Girl On Girl: RIP Lesbian Bars

I went to my first gay bar when I was 18. This was also the night that I discovered Four Lokos when the gas station was sold out of the other disgusting malt liquor energy drinks. My gay male best friend and I split a can and, with our designated driver, drove an hour from our Central Florida suburbs to Orlando. In one night, I was hit on by someone who would later become one of my closest friends, watched two of my friends fall in love (and date for 2-3 more years after), and found lesbians outside of my very conservative and mildly southern town. This bar, along with the other gay bars in Orlando, would become the backdrop for some of my best memories in college, from meeting an old girlfriend at an underwear party, to crying in a parking lot, to sing Pocahontas’s “Colors of the Wind” with my best friend while petting stray cats.

Gay bars have a unique characteristic that I like to see as an equalizer.  They target a pretty small demographic and tend to be pretty generic to accommodate everyone. Everyone’s gay bar is special to them, but they’re all pretty much the same from decor to people to music. For some reason, every gay bar in every city that I’ve been to always plays Brittany Murphy’s “Faster Kill Pussycat” at least once a night (rest in peace). Still, on any given night at a gay bar, you will find some of the most diverse patrons of any bar. People don’t have the option to go to the gay hipster bar or the gay Latina bar, so they all end up in the same place united over one common denominator. I have actually been in gay clubs that played The Strokes in one room and Salsa music in the other. And in one night, I will have met girls that played rugby, girls that liked to be sad all the time, and girls who taught the second grade (and loved Jaeger shots).

Since the advent of all of these methods of online dating (especially Tinder for its zero effort approach), I don’t make it to gay clubs as much as I used to. What used to be an almost-every-night thing became a once-every-few-months thing where I’d occasionally come out for a lesbian-only party that mostly entailed drinking too many shots of Fireball to compensate for the awkward run-ins with semi-familiar faces that I wished I could avoid. Instead, I favor going out to bars with the rest of my mostly-straight social circle to drink better liquor and swipe through Tinder when I’m waiting in line for the bathroom. If I’m in a relationship, my trips to gay bars are even less frequent, since there’s a special kind of depravity that comes with my nights out at gay bars that I try to avoid exposing to my significant others.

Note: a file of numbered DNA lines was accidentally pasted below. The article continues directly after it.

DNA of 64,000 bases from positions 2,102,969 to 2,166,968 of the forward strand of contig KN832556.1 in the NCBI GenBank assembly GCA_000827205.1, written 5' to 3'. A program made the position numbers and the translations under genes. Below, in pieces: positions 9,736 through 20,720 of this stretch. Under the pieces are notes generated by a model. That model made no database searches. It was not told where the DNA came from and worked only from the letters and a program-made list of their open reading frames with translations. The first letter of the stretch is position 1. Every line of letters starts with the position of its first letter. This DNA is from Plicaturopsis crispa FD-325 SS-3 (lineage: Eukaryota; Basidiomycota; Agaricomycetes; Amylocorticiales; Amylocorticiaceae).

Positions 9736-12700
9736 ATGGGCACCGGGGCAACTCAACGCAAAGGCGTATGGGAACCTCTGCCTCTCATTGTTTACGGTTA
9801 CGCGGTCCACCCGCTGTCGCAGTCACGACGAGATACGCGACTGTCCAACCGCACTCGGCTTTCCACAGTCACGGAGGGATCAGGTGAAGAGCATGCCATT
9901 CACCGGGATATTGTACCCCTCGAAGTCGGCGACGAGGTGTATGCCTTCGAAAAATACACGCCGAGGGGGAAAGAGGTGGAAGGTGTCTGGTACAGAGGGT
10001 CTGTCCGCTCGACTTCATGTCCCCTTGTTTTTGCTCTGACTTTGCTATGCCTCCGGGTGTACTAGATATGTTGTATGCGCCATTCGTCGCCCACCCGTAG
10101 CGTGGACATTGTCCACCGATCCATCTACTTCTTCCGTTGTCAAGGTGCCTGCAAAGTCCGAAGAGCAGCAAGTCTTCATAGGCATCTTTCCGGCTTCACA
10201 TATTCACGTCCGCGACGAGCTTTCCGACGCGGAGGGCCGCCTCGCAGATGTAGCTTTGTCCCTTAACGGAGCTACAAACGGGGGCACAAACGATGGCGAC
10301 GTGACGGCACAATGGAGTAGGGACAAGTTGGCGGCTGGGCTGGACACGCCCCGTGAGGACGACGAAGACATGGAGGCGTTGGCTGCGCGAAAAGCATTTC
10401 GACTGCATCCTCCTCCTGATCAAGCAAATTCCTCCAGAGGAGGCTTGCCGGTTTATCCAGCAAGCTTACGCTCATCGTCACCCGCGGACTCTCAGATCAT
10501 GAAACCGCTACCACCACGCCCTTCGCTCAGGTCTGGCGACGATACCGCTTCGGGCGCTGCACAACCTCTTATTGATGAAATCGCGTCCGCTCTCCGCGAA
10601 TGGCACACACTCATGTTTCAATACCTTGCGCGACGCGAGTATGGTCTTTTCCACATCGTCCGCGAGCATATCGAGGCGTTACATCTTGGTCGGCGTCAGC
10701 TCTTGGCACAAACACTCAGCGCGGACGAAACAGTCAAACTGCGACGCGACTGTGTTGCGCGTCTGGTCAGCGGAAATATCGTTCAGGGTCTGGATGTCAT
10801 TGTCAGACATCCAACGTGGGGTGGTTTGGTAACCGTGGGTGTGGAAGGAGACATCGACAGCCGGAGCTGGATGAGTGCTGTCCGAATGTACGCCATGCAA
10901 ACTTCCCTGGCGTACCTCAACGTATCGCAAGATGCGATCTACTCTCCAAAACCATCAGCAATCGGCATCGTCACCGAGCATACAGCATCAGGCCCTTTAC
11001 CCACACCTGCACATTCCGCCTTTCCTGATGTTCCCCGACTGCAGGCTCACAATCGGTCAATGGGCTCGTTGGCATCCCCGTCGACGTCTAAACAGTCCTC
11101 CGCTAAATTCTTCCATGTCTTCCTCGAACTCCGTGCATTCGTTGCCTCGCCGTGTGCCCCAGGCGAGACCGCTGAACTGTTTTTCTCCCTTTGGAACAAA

In some ways, this decrease in frequenting gay bars is a great reflection on society’s acceptance. It says a lot that I’m not completely uncomfortable with the idea of going to a regular establishment with my girlfriend. It means that society is mostly more accepting of it and I only have to worry for part of the time that either of us is going to get harassed by a straight man asking if we need a third. It’s great that we can live in a society where it’s not gay bars vs. straight bars. At the same time, it’s kind of a bummer. It’s a lot harder for gay bars to stay open. In the four years since I left Orlando, one of my favorite gay bars has switched ownership three times.

In major cities, there’s a trend that is pretty indicative of lesbian behavior (and women altogether). Since lesbians tend to be more domestic, lean towards monogamy and pair off quickly, lesbian bars continue to shutter while bars that cater to gay men continue to expand. The general behavior of gay men is so vastly different from lesbians and tends to include more hooking up, more alcohol consumption, and more money spent at bars. This is the same reason why apps like Grindr and Scruff work so well for gay men, but any lesbian equivalent tends to fade pretty fast. Iconic girl bars like The Lexington in San Francisco and The Palms in West Hollywood have closed down after decades. Lesbian nights in West Hollywood are perpetually shuffling, trying to find locations that are willing to accommodate girl parties when there is a lot more money to be made by throwing straight nights or gay male nights.

This habit of only going to gay clubs when you need them is pretty typical. It’s also a lot easier to avoid the masses and pick and choose what you want through Tinder or OKCupid. At the same time, it contributes to the closing of lesbian bars and the cancellation of lesbian nights. By not patronizing those businesses, they aren’t around when we want them post-break up. We also don’t foster the growth of the lesbian community. It’s hard to give people a place to be when we don’t go to them when they do exist.

Morgan Cohn is a recent LA transplant to NY, splitting her time between working in digital publishing, writing, and discovering what seasons are. Follow her on Twitter!